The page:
Missing in action? A philosophy of plagiarism and implications for learners and teachers
Morrison-Saunders, A. (2012) Missing in action? A philosophy of plagiarism and implications for learners and teachers. In: Teaching and Learning Forum, 2 - 3 February, Murdoch University, Perth, Australia.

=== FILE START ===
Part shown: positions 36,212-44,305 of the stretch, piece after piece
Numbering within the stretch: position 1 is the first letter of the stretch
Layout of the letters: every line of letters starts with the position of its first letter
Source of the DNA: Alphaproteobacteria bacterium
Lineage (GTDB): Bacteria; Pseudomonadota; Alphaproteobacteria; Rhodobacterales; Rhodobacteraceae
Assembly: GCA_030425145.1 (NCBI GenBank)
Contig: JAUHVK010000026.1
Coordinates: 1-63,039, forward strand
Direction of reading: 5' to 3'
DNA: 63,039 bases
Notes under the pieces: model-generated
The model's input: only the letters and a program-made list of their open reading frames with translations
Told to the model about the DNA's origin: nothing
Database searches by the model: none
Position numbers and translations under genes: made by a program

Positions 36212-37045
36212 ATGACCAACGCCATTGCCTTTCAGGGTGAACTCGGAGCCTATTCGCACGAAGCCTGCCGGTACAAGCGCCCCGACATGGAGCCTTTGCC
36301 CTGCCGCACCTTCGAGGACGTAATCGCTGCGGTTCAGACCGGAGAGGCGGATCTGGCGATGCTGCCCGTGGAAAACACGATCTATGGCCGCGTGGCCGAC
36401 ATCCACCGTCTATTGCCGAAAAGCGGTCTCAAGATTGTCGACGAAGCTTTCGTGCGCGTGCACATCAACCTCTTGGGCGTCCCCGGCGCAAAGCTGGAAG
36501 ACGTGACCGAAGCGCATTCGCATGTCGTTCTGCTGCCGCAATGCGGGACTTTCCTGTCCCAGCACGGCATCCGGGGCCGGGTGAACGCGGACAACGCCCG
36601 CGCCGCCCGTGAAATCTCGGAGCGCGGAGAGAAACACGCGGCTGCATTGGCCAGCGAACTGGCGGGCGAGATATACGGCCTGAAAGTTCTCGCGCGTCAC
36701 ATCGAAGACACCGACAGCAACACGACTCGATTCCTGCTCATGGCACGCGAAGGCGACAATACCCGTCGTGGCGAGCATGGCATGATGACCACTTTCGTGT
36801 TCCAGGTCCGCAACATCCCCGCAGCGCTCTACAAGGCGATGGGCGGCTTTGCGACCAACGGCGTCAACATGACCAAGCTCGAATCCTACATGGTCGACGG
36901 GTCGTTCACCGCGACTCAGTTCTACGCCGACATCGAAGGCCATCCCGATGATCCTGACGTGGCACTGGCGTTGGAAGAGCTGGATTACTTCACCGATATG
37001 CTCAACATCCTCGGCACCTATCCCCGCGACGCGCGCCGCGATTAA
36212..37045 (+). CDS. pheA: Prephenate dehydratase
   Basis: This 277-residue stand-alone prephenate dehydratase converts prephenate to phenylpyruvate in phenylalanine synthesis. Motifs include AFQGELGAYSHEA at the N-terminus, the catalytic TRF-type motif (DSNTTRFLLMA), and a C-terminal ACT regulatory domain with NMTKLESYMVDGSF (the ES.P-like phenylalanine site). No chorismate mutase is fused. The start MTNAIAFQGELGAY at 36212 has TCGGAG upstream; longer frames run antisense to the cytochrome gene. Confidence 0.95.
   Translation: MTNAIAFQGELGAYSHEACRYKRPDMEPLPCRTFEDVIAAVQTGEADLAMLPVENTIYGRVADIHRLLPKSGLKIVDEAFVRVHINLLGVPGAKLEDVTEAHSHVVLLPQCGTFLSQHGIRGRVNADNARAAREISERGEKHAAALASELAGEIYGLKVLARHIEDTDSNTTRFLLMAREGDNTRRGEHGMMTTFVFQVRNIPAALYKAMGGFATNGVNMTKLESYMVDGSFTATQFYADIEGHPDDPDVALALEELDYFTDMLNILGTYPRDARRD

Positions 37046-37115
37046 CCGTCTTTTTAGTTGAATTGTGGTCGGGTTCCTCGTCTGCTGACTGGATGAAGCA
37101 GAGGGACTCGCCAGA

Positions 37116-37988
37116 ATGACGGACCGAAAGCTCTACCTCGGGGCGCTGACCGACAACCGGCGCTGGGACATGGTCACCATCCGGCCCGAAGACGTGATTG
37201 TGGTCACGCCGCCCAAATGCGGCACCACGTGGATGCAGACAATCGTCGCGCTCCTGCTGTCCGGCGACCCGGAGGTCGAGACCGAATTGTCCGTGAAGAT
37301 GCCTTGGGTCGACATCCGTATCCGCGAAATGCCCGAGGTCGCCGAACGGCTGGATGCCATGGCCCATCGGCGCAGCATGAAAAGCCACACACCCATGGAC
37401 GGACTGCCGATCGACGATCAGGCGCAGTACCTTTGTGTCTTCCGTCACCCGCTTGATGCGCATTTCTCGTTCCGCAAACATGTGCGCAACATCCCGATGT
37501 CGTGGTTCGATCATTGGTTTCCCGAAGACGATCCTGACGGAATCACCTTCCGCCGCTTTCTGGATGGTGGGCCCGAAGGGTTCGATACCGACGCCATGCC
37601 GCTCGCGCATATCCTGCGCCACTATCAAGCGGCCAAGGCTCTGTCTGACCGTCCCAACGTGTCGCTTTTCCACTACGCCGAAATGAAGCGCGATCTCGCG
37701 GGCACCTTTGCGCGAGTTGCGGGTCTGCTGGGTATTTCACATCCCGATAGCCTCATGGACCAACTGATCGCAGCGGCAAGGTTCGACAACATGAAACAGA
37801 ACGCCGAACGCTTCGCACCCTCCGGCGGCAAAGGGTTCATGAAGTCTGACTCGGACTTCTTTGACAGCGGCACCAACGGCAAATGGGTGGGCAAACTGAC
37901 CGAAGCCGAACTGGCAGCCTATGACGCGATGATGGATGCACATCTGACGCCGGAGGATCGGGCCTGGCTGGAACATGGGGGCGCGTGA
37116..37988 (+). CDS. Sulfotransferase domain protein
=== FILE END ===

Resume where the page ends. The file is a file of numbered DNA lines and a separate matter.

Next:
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Plagiarism in simple terms is intellectual theft which universities typically frame in terms of rules or procedures to be followed (e.g. students should appropriately acknowledge or cite all ideas or work drawn from other sources in their writing). Philosophically I argue that plagiarism is the absence of self; the non-engagement or non-investment of the writer. Writing is creative and individual; a student who plagiarises (e.g. 'copying and pasting') is refusing to involve or embed themselves in their writing. Similarly use of software such as 'turnitin' arguably substitutes a machine for teacher engagement. Solutions to plagiarism must involve teaching writing skills to students so as to inspire and empower them to engage in the writing process. Both parties need to invest energy in the writing process; one as the writer and the other as teacher (instruction, role-modelling, motivating/inspiring) and reader of the written work (grading, feedback). When I grade writing that is clearly plagiarised, the non-engagement on behalf of the writer equates to a score of zero. Not all students of course will immediately understand plagiarism rules nor necessarily be motivated to engage deeply in their learning/writing activities. However teachers have a responsibility to include appropriate material in courses and invest appropriate energy in addressing quality writing if progress with this interminable issue is to be achieved. Without engagement in the writing process both learners and teachers may end up 'missing in action'. This presentation invites discussion on this engagement philosophy of plagiarism and the implications for learners and teachers alike.
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